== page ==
shores, she turns them into pigs, regardless of their intentions. Then
comes Odysseus’ ship. Odysseus and her come to an agreement, and in this
story she has an equal part in the lover’s agreement.
part of the book deals with Odysseus, as he spends months with her,
helping her, growing to love her. As they are both rebels at heart, they
get along well and understand each other. All she asks for in payment is
his stories. Then she realizes that she’s fallen in love, and he with
her. But in the end, he needs to leave again. She allows herself to
become pregnant, giving birth to the son who will eventually kill him.
The pregnancy is very difficult, giving her pain every day, and
in the end, she has to give herself a C-section to get it out. The child
is very difficult until he’s a teen, when he finally calms down, but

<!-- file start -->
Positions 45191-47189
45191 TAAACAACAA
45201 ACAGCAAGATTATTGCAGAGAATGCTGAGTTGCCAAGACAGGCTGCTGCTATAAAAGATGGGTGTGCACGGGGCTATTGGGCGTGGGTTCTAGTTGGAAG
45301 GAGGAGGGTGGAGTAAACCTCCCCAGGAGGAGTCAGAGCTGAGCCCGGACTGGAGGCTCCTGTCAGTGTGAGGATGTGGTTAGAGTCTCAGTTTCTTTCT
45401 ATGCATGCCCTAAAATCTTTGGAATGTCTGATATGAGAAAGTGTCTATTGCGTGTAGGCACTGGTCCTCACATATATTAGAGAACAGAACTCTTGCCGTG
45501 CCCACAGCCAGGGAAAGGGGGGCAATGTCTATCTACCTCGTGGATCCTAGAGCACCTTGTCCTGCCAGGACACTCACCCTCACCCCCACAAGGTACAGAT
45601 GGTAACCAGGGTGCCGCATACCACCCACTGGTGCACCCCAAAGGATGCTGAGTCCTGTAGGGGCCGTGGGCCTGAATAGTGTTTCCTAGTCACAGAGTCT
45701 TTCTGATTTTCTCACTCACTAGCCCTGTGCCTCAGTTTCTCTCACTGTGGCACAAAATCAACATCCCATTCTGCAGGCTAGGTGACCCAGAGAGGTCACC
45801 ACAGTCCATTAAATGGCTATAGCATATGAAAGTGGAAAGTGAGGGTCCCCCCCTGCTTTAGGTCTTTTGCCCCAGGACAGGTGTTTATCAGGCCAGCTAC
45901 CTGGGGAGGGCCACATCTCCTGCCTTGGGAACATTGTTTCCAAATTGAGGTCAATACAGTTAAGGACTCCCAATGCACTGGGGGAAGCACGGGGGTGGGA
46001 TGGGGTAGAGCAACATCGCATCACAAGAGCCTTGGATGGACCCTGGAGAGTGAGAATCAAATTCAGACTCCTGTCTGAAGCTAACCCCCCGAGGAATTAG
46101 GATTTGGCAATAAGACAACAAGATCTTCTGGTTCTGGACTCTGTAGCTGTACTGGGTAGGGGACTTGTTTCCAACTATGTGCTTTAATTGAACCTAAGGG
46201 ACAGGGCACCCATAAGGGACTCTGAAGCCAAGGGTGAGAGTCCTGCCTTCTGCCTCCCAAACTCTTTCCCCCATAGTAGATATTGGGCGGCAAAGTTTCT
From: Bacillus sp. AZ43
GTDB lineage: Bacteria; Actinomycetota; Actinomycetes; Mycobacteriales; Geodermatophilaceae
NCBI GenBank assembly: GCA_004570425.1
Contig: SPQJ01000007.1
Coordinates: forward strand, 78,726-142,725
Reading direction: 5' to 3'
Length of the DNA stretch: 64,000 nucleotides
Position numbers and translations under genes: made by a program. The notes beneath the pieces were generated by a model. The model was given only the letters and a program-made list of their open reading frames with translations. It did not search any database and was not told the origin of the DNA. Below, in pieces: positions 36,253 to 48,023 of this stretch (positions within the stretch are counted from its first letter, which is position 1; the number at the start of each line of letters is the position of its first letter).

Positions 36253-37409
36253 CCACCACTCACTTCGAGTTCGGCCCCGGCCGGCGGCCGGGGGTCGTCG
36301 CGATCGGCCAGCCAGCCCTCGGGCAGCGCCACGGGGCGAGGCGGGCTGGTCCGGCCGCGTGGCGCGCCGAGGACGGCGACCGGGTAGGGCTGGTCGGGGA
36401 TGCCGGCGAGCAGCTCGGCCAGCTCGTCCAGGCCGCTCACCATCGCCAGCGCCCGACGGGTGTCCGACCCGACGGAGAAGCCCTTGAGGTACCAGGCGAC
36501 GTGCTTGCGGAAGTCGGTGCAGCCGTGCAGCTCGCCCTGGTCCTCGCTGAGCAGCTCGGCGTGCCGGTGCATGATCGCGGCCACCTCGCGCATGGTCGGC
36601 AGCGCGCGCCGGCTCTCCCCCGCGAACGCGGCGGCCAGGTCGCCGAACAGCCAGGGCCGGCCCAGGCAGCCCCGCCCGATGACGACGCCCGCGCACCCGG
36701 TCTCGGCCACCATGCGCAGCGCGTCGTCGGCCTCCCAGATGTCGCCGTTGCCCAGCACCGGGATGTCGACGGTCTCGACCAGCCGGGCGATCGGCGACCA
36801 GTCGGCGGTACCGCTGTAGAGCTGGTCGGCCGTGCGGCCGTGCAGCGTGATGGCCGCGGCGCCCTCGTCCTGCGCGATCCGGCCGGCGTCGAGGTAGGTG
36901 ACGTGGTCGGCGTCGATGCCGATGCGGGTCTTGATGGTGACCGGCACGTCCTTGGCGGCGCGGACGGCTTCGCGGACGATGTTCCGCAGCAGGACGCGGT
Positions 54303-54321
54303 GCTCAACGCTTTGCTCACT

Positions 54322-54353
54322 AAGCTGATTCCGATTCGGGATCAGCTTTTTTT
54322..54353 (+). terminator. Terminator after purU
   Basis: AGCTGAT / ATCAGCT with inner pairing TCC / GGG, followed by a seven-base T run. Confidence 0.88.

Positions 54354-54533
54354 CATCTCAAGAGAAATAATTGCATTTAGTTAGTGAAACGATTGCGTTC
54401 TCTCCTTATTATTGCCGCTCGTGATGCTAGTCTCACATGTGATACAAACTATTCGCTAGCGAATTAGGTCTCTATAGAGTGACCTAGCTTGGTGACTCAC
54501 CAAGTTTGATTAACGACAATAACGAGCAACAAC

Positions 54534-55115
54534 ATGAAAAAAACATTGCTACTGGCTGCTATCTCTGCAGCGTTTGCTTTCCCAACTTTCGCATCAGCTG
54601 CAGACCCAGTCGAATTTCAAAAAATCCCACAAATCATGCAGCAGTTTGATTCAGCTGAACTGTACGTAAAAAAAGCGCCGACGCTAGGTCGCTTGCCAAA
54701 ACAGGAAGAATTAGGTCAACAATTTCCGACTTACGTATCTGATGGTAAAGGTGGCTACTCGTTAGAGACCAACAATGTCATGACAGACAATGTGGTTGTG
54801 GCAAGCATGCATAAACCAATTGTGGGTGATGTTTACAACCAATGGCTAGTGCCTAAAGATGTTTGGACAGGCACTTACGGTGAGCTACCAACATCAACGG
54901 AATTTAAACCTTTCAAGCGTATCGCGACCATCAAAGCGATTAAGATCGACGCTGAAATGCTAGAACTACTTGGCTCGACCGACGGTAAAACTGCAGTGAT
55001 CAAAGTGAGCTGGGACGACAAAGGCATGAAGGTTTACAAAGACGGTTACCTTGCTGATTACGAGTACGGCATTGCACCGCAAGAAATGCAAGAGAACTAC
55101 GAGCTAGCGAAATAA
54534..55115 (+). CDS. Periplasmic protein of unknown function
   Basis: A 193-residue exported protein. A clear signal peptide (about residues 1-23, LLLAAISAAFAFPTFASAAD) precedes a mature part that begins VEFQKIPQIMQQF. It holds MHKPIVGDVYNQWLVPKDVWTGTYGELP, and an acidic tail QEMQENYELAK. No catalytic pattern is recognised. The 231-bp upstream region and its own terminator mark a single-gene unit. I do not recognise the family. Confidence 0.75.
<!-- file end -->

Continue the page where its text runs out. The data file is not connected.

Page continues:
then he gets restless, like his father. It turns out that Athena wants
to kill the boy, because she knows by secret prophecy that he will kill
his father, Athena’s favorite. I liked the way Circe faces off against
her and wins by setting a spell of protection on the island.
When her son decides he must leave the island, she searches the
poisonous god of formation and gains his tail. I was confused and a bit
disappointed in this part, because while the fish-god said she would
endure eternal pain if she wanted the tail, it was only a lie, a test,
and she gained it without any payment. If word ever got out, if she ever
told anybody –or even if Hermes or Athena saw it and realized she didn’t